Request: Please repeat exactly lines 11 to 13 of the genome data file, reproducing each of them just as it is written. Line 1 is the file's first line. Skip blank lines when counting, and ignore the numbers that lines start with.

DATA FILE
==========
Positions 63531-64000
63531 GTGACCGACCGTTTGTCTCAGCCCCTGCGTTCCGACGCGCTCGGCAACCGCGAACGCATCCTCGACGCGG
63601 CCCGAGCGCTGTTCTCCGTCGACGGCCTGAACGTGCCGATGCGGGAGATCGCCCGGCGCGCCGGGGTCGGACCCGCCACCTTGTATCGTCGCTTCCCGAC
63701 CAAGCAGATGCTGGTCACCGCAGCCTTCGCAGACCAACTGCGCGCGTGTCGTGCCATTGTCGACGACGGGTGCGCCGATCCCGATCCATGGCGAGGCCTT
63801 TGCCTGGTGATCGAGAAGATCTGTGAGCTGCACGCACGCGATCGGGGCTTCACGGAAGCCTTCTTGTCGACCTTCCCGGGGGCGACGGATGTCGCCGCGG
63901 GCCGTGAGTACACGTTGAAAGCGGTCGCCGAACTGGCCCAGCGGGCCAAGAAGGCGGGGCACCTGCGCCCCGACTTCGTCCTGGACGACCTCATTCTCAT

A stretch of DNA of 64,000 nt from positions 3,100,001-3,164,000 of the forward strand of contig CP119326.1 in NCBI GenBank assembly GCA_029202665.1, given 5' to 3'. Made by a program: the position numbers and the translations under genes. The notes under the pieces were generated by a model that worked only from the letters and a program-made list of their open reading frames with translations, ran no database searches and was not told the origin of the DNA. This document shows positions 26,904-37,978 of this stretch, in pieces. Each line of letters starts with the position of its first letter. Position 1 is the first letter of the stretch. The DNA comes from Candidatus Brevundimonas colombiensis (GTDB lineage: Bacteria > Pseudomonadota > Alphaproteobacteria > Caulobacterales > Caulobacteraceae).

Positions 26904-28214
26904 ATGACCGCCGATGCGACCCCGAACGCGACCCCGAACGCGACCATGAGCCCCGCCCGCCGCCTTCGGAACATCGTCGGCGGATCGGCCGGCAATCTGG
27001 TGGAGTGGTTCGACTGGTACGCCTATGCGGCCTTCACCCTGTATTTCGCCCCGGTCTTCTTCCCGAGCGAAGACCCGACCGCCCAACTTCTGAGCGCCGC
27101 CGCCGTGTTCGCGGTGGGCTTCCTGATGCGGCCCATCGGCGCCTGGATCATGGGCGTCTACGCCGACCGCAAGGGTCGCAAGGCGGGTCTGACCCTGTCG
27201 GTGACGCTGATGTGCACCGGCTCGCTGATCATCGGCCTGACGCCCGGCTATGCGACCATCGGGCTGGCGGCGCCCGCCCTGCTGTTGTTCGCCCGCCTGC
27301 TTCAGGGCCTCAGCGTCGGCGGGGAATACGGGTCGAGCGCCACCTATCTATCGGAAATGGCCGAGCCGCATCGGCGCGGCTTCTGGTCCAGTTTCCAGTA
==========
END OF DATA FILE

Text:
27101 CGCCGTGTTCGCGGTGGGCTTCCTGATGCGGCCCATCGGCGCCTGGATCATGGGCGTCTACGCCGACCGCAAGGGTCGCAAGGCGGGTCTGACCCTGTCG
27201 GTGACGCTGATGTGCACCGGCTCGCTGATCATCGGCCTGACGCCCGGCTATGCGACCATCGGGCTGGCGGCGCCCGCCCTGCTGTTGTTCGCCCGCCTGC
27301 TTCAGGGCCTCAGCGTCGGCGGGGAATACGGGTCGAGCGCCACCTATCTATCGGAAATGGCCGAGCCGCATCGGCGCGGCTTCTGGTCCAGTTTCCAGTA